Amino acids and leptin use mammalian target of rapomycin (mTOR) pathway to control feeding circuits in the brain
By Melissa Lee Phillips | May 12, 2006
The mammalian target of rapomycin (mTOR) signaling pathway appears to regulate an organism's food intake, according to a paper in this week's Science. The authors suggest that aberrant mTOR signaling in the brain may contribute to excessive eating associated with obesity and diabetes.
"It provides the first clear evidence that this mTOR signaling pathway is not only present in the key areas of the central nervous system but also that it plays an important role as a sensing mechanism in order to control food intake," André Marette of the University of Laval in Québec, who was not involved in the study, told The Scientist.
The mTOR protein is a highly conserved kinase that senses changes in cellular energy status and regulates cell growth and proliferation. Elevated mTOR activity in the body's periphery had previously been linked with obesity, diabetes, and cancer. But its role in the central nervous system was unclear, said study first author Daniela Cota of the University of Cincinnati.
Cota and her colleagues found that activated mTOR and one of its downstream targets are expressed in a key feeding region of the rat hypothalamus called the arcuate nucleus. mTOR in the arcuate nucleus colocalized with neurons expressing neuropeptide Y and proopiomelanocortin, both known to be regulated by leptin and involved in food intake.
The researchers next examined how two downstream targets of mTOR were affected by the rats' energy status. When the animals didn't eat for 48 hours, phosphorylation of these targets decreased significantly in the hypothalamus. Animals that were fed after fasting, however, showed increased levels of hypothalamic mTOR activity.
The authors then treated rats with leucine, a branched-chain amino acid known to upregulate peripheral mTOR signaling. Injecting leucine into the brain caused anorexia and weight loss in the rats. When the scientists pre-treated the rats with the specific mTOR inhibitor rapamycin, however, leucine's effects disappeared, suggesting that inhibiting mTOR activity prevented the anorexia and weight loss normally induced by leucine.
This is the first study to "clearly show how amino acids can be sensed and how then this message can be processed and can inform the brain" about nutrient availability in the body, Cota told The Scientist.
The researchers also found evidence that the hormone leptin regulates feeding through the mTOR pathway. Leptin is released from fat cells and influences feeding by telling hypothalamic neurons how much fat the body has stored. Increased leptin signaling normally produces anorexia and weight loss in animals. Cota and her co-workers found that leptin treatment activates mTOR signaling and that inhibiting this signaling with rapamycin attentuates leptin's ability to reduce appetite and induce weight loss.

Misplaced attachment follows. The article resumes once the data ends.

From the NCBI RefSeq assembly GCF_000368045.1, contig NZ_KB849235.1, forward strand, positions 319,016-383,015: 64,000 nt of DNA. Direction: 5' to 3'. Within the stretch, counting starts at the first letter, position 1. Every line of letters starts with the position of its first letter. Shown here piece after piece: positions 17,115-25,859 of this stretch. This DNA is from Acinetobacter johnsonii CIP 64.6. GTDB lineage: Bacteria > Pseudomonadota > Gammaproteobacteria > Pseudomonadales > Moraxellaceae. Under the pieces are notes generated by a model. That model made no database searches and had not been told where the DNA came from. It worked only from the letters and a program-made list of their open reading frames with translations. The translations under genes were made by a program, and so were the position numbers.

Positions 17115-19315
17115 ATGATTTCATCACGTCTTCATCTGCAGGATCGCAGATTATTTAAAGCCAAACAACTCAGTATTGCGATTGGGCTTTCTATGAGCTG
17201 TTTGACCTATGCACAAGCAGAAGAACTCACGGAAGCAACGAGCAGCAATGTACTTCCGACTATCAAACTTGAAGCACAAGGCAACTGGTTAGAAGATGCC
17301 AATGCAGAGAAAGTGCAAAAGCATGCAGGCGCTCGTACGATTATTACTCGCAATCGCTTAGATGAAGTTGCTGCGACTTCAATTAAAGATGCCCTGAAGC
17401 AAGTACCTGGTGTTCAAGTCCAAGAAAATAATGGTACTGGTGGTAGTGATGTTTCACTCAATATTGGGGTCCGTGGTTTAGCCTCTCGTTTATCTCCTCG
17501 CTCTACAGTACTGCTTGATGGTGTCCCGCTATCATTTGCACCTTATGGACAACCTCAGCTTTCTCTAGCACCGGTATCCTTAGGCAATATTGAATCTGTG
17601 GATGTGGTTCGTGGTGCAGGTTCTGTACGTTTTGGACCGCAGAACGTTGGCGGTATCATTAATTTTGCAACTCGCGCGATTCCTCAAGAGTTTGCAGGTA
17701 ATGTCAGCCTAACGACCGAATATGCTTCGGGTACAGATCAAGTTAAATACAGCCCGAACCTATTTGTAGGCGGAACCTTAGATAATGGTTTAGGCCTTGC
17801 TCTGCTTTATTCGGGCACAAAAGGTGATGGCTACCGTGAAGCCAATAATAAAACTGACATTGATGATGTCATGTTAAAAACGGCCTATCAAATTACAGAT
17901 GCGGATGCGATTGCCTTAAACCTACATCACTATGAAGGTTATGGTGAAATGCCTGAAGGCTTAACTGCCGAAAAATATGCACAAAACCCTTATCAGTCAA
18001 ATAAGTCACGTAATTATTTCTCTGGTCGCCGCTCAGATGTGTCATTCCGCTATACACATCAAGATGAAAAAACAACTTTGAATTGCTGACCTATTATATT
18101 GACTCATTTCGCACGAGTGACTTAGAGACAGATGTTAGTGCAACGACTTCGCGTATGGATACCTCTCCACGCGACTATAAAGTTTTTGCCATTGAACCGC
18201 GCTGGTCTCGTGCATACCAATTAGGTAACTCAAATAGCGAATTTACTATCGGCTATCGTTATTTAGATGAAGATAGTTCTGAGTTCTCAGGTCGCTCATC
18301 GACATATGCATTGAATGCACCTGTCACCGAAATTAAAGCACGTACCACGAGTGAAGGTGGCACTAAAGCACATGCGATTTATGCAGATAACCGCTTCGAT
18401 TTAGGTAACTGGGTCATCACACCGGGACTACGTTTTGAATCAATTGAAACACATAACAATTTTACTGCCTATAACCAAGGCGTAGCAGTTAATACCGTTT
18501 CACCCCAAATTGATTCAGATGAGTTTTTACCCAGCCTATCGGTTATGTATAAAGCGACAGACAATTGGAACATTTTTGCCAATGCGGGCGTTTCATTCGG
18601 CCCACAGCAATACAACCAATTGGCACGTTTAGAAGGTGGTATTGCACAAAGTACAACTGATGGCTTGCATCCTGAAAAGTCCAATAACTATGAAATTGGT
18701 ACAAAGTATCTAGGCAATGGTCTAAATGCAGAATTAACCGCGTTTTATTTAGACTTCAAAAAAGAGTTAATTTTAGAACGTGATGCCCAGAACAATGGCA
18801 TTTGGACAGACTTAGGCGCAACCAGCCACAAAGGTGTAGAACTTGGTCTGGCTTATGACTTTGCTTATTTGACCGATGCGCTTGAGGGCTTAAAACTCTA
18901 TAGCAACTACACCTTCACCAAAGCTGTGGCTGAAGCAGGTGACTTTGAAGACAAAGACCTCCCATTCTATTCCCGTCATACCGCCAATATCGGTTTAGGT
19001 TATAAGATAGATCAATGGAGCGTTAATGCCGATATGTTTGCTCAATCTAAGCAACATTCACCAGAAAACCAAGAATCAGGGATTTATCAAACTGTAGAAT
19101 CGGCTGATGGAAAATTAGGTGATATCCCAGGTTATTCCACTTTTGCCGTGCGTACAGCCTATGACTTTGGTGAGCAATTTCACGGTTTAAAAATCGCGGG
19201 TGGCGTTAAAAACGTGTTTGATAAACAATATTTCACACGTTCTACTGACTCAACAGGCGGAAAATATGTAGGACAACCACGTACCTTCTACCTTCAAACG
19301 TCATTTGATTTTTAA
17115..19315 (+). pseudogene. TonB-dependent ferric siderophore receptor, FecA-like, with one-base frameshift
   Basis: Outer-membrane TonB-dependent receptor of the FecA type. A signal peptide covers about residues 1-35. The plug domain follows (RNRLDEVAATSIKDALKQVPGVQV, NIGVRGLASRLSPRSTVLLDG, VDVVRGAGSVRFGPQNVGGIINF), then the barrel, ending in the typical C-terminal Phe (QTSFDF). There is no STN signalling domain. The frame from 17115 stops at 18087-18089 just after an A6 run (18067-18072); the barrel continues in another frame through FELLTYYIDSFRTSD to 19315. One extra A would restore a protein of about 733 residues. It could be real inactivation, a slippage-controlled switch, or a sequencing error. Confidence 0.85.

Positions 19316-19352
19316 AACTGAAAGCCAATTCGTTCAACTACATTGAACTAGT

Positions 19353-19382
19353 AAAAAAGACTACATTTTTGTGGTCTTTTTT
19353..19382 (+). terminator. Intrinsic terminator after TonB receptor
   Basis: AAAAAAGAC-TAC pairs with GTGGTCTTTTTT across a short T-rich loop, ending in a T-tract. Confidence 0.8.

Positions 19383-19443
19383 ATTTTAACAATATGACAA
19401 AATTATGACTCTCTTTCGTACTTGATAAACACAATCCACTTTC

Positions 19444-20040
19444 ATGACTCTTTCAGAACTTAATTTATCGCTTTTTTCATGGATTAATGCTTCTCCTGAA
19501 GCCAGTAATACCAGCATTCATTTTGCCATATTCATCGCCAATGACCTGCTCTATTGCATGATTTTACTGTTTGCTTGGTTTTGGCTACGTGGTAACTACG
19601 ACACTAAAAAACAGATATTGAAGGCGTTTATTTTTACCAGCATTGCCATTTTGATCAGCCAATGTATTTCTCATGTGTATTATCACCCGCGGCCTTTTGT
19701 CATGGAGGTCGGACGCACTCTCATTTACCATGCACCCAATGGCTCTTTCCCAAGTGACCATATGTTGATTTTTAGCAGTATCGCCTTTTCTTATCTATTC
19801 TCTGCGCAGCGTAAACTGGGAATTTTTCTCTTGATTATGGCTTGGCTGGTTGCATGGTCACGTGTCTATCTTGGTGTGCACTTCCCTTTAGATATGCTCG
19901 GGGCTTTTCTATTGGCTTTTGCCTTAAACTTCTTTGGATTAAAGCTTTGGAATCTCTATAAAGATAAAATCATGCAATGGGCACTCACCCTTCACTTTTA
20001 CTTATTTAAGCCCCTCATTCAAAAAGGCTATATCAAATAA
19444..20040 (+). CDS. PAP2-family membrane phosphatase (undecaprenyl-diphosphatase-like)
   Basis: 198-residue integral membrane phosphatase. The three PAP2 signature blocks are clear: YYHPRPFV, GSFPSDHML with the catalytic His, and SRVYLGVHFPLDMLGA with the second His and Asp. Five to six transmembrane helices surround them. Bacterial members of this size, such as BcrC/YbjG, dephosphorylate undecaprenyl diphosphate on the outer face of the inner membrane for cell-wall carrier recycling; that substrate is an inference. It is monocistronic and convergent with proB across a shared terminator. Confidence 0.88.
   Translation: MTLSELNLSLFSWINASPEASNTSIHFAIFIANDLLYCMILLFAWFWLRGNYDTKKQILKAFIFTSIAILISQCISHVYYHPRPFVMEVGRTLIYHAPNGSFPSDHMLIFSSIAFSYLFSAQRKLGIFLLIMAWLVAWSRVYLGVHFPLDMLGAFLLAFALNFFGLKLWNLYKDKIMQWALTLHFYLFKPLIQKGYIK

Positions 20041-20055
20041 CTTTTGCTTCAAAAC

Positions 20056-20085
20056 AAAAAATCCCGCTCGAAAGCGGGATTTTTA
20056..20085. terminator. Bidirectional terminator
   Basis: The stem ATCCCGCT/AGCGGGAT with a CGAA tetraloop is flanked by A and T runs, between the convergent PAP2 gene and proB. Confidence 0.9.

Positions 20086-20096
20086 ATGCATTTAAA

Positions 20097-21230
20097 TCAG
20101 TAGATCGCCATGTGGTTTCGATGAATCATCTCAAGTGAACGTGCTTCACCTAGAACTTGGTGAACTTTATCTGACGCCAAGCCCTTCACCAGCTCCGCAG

Normally, experiments with inhibitors -- epecially if just one inhibitor is used -- give questionable results, said Joseph Avruch of Harvard Medical School, who was not an author. "But this particular inhibitor is perhaps the most specific inhibitor of any protein kinase known at this point. So that makes the behavioral responses pretty convincing."
Further work will be needed to solidify mTOR's role as a central fuel sensor, said Sue Ritter of Washington State University in Pullman, also not involved in the study. It's still possible that mTOR is not itself a sensor but is "just reflecting activity of the cells," Ritter said. However, she added, "one of the strengths of the paper is that they are relating this potential mechanism of fuel sensing to particular cells in the hypothalamus with demonstrated roles in control of feeding."
The next step, according to Marette, is to show that the mTOR signaling pathway is abnormally regulated in states like obesity or diabetes. According to Cota's results, when normal organisms have plenty of nutrients and fat, mTOR activity increases, which then "shuts off food intake in order to maintain the balance," Marette said. In obesity, however, this "shut off" command doesn't take place, he said. "I'm really curious to know what would happen to this mTOR signaling pathway in states of chronic imbalance such as obesity."
Melissa Lee Phillips
Links within this article
D. Cota et al., "Hypothalamic mTOR signaling regulates food intake," Science, May 12, 2006.
S. Blackman, "The enormity of obesity," The Scientist, May 24, 2004.
A. Rinaldi, "Diabetes and cancer: an unexpected link," The Scientist, September 25, 2003.
E. Jacinto, M.N. Hall, "Tor signalling in bugs, brain and brawn," Nature Reviews Molecular Cell Biology, February 2003.
L. Khamzina et al., "Increased activation of the mammalian target of rapamycin pathway in liver and skeletal muscle of obese rats: possible involvement in obesity-linked insulin resistance," Endocrinology, March 2005.
D. Secko, "Sensitizing cancer through mTOR," The Scientist, March 15, 2004.
K. Rahmouni, W.G. Haynes, "Leptin signaling pathways in the central nervous system: interactions between neuropeptide Y and melanocortins," Bioessays, December 2001.
C.G. Proud, "Regulation of mammalian translation factors by nutrients," European Journal of Biochemistry, November 2002.
More transmissible cancers in clams; first human trial for Zika vaccine a go; Great Barrier Reef bleaching; neuronal diversity; mosquito bites enhance viral infection; news from the American Society for Microbiology annual meeting